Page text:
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Dead By Words

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Exploitation

31 Days of Halloween – Day 9 – The Devil’s Rejects (2005)

Rob Zombie’s movies are always brutal, and The Devil’s Rejects is no exception. A sequel to House of 1000 Corpses, the film follows the murderous Firefly family and the sinister Captain Spaulding (Sid Haig) as they torture and kill their way through anything that tries to stop them – or just for fun.

It’s actually a pretty good road movie, and there’s a scene where the tables are turned on the Firefly clan which has you rooting for them. They’re depraved, they’re dirty, but boy are they good fun.

IS SHERI MOON ZOMBIE IN IT?: Of course

GORE RATING: 3/5

SCARES: 2/5

DISTURBIA: 3/5

TOTAL HALLOWEEN VIEWING RATING: 6/10

Watch it for: Bonnie and Clyde vibbbbbes

Watch out for: That truck

Review: The Green Inferno (2013)

The Green Inferno promises a cannibal splatterfest and it certainly delivers, if watching a man have his tongue cut out, eyes gouged out and limbs cut off is your kind of thang. The problem with the film is it could have been absolutely terrifying but it fails in the scares. There’s no emotional connection between us and the poor college students who face the atrocities in the rainforest. It’s also kind of, well, stupid.

We know Eli Roth always delivers on gore – Hostel and Cabin Fever prove that. But he also has a tendency to try and bring tasteless chuckles into his films which distract from making the movies scary. The Green Inferno sees a dead girl being stuffed with super weed by the surviving college students, so when the cannibals eat her they get stoned. It’s their escape plan. What they don’t bank on is the cannibals getting the munchies.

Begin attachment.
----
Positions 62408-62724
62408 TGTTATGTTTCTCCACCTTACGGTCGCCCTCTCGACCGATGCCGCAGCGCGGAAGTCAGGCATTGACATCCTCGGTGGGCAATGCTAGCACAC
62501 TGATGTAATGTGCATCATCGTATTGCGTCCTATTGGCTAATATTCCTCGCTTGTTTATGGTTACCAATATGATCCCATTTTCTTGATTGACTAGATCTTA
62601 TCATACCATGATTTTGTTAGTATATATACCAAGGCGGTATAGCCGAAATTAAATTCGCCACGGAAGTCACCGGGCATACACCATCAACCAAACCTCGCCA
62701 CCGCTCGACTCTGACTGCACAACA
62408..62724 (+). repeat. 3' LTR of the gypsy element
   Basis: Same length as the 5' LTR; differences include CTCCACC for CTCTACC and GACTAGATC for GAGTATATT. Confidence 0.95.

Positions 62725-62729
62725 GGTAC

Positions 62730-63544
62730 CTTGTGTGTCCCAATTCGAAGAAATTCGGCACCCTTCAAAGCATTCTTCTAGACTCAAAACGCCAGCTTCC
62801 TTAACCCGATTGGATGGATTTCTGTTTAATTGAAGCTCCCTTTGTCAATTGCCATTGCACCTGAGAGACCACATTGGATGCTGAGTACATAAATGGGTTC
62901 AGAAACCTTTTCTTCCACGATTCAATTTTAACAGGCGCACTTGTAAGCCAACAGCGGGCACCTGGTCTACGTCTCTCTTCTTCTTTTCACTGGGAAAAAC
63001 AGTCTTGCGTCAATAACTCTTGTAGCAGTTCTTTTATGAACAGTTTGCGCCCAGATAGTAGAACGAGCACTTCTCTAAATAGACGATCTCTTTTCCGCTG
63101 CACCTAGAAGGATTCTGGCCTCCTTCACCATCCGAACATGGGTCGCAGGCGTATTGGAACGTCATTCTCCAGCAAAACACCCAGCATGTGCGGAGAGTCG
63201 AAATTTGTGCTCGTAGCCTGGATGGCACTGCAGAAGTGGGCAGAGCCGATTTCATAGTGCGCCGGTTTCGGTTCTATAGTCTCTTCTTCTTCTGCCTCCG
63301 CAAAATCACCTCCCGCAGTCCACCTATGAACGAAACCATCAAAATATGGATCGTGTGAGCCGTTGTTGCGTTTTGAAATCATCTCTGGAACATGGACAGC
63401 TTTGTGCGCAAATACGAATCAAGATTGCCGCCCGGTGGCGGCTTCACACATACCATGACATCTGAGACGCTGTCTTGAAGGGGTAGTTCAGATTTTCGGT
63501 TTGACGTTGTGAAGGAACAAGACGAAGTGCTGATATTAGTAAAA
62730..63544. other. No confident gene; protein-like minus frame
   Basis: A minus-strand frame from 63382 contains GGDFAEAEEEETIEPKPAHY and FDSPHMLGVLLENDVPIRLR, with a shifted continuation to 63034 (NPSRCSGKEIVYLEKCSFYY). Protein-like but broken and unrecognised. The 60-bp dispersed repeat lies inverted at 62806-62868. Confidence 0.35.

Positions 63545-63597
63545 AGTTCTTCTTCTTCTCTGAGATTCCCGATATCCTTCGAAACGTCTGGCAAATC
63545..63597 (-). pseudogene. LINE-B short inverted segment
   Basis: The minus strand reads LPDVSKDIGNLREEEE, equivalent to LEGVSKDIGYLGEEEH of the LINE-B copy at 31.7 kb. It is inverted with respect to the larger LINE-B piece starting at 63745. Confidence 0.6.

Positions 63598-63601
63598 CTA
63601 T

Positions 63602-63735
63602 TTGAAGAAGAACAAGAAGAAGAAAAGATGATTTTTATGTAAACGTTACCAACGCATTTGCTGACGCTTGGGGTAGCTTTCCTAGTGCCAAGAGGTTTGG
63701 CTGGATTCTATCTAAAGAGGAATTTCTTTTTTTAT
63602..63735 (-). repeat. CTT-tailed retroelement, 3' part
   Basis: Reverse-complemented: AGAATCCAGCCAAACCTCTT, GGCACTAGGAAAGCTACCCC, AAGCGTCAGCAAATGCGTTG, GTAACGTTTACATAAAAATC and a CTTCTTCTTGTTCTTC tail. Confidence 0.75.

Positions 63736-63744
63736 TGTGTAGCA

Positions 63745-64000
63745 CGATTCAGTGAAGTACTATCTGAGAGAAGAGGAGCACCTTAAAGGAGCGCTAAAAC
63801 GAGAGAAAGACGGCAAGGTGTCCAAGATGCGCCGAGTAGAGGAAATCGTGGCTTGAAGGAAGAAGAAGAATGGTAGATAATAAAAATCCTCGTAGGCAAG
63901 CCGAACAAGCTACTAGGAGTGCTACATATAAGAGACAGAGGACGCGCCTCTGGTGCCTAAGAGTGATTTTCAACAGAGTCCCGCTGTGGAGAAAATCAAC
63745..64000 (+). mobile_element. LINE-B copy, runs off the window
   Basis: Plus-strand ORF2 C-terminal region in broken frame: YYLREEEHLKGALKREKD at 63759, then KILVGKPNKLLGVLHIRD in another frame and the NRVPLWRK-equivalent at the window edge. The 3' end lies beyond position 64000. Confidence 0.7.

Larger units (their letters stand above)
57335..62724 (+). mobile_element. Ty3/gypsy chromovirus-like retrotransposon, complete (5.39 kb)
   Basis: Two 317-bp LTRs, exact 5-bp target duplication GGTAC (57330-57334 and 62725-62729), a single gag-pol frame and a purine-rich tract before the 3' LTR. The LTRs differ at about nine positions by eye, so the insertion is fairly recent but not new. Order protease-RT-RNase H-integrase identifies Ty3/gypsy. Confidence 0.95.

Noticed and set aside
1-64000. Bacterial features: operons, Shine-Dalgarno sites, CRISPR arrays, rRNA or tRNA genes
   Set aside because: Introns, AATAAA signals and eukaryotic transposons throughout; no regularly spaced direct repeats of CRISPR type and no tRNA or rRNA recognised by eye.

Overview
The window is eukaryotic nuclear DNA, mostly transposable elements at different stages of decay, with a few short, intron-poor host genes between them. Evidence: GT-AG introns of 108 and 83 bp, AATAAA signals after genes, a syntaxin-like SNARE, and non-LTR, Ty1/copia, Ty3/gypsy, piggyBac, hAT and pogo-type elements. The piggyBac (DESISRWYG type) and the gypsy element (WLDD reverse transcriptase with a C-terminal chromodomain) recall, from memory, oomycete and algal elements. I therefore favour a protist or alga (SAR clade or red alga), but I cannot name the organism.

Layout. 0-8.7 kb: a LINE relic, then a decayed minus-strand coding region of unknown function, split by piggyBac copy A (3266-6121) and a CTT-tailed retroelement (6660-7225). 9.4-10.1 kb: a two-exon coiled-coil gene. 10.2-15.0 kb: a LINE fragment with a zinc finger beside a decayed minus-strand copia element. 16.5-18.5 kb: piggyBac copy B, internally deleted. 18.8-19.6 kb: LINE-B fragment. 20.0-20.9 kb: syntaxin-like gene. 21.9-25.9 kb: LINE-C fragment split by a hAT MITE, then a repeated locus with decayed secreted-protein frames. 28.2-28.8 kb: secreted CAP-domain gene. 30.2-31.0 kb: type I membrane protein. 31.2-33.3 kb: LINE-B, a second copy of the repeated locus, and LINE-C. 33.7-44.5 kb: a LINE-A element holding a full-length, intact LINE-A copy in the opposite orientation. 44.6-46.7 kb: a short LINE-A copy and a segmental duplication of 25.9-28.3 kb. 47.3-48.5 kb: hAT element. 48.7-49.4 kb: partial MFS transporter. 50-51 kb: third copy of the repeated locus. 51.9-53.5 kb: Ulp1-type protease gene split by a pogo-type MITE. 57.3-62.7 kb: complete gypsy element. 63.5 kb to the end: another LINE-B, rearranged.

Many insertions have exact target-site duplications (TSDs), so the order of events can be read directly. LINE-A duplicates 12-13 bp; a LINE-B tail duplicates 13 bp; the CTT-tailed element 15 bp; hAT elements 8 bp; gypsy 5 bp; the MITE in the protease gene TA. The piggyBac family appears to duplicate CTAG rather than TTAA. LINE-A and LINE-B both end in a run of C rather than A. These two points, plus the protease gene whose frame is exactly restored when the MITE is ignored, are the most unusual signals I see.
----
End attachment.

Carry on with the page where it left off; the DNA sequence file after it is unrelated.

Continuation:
Lead character Justine is played well by Lorenza Izzo (married to Eli Roth), and she’s the only one we really feel for. Her eyes express her terror, horror and finally hope. If you know this genre, you’ll understand she’s Laurie, she’s Sally, and she’s going to fight.

Despite the lack of scares, The Green Inferno is a good watch and keeps your interest throughout. It’ll be too strong for some, but will also leave a lot of us thinking ‘what was all the fuss about?’ And as Roth’s homage to 70s Italian cannibal films and 80s cannibal gore, he pulls it off. It’s just not as good or powerful as it could have been.

TOTAL RATING: 5/10

GORE RATING: 8/5

SCARES: 2/5

DISTURBIA: 2/5

Watch it for: Lead Lorenza Izzo

Watch out for: The first cannibal kill. It’s pretty heavy

Review: Maniac (2012)

A remake of the 80s horror cult classic, Maniac is a gruesome slasher where Frodo goes seriously bad; Elijah Wood is serial killer Frank Zito, a loner with Mummy issues who likes to kill women and scalp them for his mannequins. He’s like a more extreme Andrew McCarthy.